Ghana’s new president, Nana Akufo-Addo, has begun his administration on a rather embarrassing note after he was spotted to have plagiarised former American presidents during his inaugural speech on Saturday, January 7, 2017.
The 72-year-old was sworn in alongside his Vice-President, Mahamudu Bawumia, at the Independence Square in Accra, the Ghanaian capital, promising not to “let the people of Ghana down”.
While he promised honesty of purpose and reduced taxation, among other things, during the delivery of the speech, some watchful citizens quickly spotted stark similarities in excerpts of his speech and those delivered by two ex-presidents of the United States decades ago.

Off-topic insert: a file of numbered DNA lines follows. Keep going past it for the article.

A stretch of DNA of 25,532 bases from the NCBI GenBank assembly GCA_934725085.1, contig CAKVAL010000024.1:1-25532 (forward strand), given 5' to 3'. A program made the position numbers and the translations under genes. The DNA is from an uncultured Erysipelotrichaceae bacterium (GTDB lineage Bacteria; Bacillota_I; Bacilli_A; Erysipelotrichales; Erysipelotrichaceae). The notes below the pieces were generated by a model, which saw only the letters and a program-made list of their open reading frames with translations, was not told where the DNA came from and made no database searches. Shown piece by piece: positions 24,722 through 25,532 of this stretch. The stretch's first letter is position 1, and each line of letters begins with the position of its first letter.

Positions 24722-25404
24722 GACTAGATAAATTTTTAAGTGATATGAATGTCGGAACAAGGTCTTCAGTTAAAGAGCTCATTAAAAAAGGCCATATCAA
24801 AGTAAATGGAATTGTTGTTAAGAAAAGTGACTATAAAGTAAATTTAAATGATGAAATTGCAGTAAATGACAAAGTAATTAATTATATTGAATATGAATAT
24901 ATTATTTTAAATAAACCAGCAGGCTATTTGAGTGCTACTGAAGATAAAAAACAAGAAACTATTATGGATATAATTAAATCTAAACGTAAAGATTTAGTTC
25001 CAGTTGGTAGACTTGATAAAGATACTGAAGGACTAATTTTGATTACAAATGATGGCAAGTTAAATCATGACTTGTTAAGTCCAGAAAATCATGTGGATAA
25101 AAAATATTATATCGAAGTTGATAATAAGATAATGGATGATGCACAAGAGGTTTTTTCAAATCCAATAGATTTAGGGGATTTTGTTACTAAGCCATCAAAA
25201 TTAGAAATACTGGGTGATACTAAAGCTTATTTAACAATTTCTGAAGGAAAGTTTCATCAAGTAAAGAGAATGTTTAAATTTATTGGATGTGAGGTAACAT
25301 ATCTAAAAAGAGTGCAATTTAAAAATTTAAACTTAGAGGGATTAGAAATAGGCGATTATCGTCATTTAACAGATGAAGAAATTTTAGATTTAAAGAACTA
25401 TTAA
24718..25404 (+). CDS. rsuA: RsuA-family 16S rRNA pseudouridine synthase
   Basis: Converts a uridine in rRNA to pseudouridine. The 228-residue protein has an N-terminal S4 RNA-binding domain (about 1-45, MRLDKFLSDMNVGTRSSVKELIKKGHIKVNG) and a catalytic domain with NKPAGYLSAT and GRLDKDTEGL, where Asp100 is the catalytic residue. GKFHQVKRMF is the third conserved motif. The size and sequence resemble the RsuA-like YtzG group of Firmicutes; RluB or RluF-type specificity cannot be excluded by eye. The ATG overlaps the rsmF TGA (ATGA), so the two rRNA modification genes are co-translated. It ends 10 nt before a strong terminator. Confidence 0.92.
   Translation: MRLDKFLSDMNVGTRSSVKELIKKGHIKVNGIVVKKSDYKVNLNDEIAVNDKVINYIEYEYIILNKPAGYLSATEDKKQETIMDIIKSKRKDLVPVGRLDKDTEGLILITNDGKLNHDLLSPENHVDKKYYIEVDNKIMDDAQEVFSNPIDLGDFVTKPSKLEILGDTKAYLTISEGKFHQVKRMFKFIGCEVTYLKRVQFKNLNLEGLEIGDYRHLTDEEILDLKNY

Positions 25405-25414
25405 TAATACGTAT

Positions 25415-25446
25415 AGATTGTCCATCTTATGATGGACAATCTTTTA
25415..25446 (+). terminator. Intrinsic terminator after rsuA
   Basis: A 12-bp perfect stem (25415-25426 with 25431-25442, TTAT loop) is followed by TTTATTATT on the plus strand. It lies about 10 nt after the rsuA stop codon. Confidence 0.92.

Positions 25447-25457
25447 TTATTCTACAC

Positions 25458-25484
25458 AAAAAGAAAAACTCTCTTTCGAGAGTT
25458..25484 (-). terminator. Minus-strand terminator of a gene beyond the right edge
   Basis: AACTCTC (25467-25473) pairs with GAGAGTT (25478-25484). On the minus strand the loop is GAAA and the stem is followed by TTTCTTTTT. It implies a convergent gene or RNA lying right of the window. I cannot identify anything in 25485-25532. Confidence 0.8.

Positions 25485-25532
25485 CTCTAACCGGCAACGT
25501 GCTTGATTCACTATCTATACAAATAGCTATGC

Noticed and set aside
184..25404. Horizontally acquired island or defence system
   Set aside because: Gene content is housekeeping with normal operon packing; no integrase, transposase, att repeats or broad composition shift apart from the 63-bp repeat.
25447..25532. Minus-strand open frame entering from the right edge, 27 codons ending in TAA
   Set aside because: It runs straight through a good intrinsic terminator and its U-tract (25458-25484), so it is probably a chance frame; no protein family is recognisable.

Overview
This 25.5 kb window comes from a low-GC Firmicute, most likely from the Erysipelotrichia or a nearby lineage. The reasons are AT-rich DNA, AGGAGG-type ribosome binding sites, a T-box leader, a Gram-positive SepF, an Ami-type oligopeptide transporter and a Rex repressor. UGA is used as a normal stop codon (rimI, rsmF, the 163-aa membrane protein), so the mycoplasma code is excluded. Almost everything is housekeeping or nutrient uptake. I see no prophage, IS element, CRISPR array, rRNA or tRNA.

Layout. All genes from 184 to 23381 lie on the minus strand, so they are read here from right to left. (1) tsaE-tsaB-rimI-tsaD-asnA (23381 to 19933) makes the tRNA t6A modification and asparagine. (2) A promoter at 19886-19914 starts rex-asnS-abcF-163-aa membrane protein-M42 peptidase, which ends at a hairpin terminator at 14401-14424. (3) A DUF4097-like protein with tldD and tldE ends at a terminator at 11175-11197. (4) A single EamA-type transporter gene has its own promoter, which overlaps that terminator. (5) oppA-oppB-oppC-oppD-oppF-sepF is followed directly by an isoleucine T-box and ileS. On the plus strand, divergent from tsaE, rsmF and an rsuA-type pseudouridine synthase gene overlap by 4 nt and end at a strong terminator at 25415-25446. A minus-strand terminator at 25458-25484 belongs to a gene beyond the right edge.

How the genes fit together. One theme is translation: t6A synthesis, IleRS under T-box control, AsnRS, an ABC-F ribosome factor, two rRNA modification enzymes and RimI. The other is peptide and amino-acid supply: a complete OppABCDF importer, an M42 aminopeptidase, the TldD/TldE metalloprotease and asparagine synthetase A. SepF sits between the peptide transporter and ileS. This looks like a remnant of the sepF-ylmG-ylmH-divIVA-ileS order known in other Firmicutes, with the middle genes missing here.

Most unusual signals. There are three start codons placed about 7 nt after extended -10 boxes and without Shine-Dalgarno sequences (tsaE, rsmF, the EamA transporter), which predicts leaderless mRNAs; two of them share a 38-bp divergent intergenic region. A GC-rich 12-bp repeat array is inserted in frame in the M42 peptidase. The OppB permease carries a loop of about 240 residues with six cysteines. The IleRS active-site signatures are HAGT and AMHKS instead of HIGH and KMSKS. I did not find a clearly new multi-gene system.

The two American presidents, Bill Clinton and George Bush, delivered their inaugural speeches in 1993 and 2001, respectively.
It was learnt that Akufo-Addo first lifted a portion of Mr. Bush’s January 20, 2001 speech where he said:
“I ask you to be citizens: citizens, not spectators; citizens, not subjects; responsible citizens building communities of service and a nation of character.”
He then said: “I ask you to be citizens: citizens, not spectators; citizens, not subjects; responsible citizens building communities of service and a nation of character,” without attribution.
Mr. Akufo-Addo’s communications director, Eugene Arhin, had since apologised for the speech, describing it as “complete oversight and never deliberate.”
“I unreservedly apologise for the non-acknowledgement of this quote to the original author,” Mr. Arhin added.